Raleigh mayor issues curfew ahead of planned protests, says police won't wear riot gear
Raleigh Mary-Ann Baldwin has issued a citywide curfew from 11 p.m. Saturday night through 5 a.m. Sunday morning in preparation of protests in downtown Raleigh. Baldwin said that the decision to issue a curfew was "among the most difficult I have had to make as mayor."Posted — Updated
The Raleigh NC Police Protective Association tweeted about preparations for the protests, encouraging businesses to board up.
"We are preparing for our peaceful protesters. Please make sure you board up your business, protect your property along Fayetteville St. and surrounding areas. The peaceful protest is expected to hit around sunset. A curfew will be imposed," read the tweet.
"We are going to approach this as a peaceful protest," Baldwin said.
The last curfew that was put in place was set at 10 p.m. Baldwin said that she pushed the time back to 11 p.m. this Saturday to allow "ample time for a peaceful protest to occur."
She also said that the 11 p.m. curfew is a "compromise" that allows small businesses to stay open.
"We know that the peaceful protesters are not causing these issues," Baldwin said. People who caused destruction back in May, according to Baldwin, were not a part of the peaceful protest.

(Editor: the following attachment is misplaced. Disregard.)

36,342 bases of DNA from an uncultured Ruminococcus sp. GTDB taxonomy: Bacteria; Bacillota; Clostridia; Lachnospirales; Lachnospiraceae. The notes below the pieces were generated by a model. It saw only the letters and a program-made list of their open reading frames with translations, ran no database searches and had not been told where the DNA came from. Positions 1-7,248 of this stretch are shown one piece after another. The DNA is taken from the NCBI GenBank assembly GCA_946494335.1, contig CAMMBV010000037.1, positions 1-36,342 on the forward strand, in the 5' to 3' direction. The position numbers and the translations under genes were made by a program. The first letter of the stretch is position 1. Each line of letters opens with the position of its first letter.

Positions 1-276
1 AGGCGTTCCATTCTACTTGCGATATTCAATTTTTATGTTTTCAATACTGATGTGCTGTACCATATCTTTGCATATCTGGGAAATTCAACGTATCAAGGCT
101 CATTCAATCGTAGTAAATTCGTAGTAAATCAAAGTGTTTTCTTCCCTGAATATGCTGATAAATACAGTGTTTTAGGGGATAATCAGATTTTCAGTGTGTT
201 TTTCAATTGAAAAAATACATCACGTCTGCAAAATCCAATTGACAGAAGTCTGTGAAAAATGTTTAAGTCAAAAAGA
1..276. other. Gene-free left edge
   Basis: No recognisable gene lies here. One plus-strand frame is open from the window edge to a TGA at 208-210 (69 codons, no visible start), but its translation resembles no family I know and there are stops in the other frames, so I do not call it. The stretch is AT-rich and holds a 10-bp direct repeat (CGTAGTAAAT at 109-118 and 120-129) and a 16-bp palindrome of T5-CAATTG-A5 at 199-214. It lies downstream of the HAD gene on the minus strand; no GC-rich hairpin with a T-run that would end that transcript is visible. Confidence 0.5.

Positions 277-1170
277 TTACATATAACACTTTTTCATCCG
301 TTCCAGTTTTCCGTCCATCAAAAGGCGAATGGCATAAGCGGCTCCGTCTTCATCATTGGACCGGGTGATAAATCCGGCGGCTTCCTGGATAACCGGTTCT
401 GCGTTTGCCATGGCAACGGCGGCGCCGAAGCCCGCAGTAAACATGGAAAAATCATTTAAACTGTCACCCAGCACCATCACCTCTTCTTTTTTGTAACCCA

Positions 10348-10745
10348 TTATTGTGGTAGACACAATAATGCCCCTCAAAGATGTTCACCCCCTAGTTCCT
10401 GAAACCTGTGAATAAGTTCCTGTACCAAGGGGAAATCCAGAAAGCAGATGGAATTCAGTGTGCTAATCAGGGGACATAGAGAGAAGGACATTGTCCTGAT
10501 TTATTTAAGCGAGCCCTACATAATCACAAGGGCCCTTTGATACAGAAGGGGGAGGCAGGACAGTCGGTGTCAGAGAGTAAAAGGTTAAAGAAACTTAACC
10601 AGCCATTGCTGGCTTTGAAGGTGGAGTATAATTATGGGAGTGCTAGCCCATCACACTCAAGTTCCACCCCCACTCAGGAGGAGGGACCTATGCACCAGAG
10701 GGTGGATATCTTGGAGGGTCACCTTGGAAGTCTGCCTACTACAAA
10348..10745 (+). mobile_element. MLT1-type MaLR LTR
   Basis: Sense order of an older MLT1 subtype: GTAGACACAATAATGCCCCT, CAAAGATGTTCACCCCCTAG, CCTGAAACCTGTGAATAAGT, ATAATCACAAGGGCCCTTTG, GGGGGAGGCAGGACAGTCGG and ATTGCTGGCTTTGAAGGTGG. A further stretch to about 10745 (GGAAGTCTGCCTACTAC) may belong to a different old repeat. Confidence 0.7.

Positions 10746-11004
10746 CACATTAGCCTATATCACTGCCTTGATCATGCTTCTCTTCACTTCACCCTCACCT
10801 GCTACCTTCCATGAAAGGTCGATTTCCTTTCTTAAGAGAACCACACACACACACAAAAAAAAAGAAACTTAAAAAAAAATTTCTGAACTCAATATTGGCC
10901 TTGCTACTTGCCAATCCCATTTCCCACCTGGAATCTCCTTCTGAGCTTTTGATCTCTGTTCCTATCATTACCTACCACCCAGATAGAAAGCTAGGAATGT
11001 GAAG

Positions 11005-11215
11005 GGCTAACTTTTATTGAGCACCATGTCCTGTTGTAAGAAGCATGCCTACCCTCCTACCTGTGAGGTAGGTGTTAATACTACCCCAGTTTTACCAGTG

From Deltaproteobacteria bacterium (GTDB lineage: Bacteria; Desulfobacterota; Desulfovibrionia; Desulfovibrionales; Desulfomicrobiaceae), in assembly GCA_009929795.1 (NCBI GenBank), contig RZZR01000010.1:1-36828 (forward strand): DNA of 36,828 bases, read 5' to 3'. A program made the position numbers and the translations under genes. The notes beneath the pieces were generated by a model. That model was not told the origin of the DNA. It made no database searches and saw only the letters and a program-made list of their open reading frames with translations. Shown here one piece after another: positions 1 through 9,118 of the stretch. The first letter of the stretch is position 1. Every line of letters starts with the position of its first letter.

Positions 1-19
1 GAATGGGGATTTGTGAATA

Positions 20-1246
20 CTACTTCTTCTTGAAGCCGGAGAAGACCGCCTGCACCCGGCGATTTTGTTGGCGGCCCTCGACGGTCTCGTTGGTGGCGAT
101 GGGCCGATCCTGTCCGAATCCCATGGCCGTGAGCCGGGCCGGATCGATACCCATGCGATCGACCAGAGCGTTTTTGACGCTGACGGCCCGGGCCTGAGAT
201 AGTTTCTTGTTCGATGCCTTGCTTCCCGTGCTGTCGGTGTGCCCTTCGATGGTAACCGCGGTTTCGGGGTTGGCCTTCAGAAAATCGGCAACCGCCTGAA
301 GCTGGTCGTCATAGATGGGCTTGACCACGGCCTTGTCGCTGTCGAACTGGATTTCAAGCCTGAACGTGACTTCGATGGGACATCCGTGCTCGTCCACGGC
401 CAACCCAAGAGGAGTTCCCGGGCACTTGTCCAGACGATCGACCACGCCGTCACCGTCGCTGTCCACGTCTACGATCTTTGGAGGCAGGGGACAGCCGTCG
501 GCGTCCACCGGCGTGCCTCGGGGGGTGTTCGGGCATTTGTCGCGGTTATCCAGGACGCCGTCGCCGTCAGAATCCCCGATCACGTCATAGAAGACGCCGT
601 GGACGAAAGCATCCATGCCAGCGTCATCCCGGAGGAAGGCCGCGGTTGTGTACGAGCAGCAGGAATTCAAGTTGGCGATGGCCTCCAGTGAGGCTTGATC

A number of streets in downtown Raleigh will be closed through the weekend – from 7 a.m. Saturday until 7 a.m. Monday – in expectation of possible protests.
The closures will keep vehicular traffic off of:
- Fayetteville Street between Morgan and Davie streets;
- Hargett Street between Salisbury and Wilmington streets; and
- Martin Street between Salisbury and Wilmington streets.
"There are those that want to use this opportunity to cause destruction and incite violence," Baldwin said on Saturday, echoing Schewel's statement.
"Destroying small businesses and vandalizing property is not the answer," she said.
There were people who came to Raleigh from other towns "intent on destruction" with backpacks full of bricks during May's riots.
She said that the real fear when issuing a curfew isn't the peaceful protesters, but people who latch onto protest groups and focus on destruction.
Baldwin said that the Raleigh Police Department will attempt to ensure compliance with the curfew not through arrest but through encouragement and conversation.
A number of businesses downtown did not want to see a curfew, according to her.
"There's support for the movement," Baldwin said.
Protesters have been rallying across the country, echoing the name Breonna Taylor. Taylor, a Black medical worker, was shot and killed by Louisville police officers during a drug raid.
Taylor's case — and her name — has become a rallying cry for protesters nationwide calling attention to entrenched racism and police reform.
Protesters in Louisville vowed to stay in the streets until the officers involved are fired or someone is charged with Taylor’s killing. The city has a curfew in effect through the weekend.
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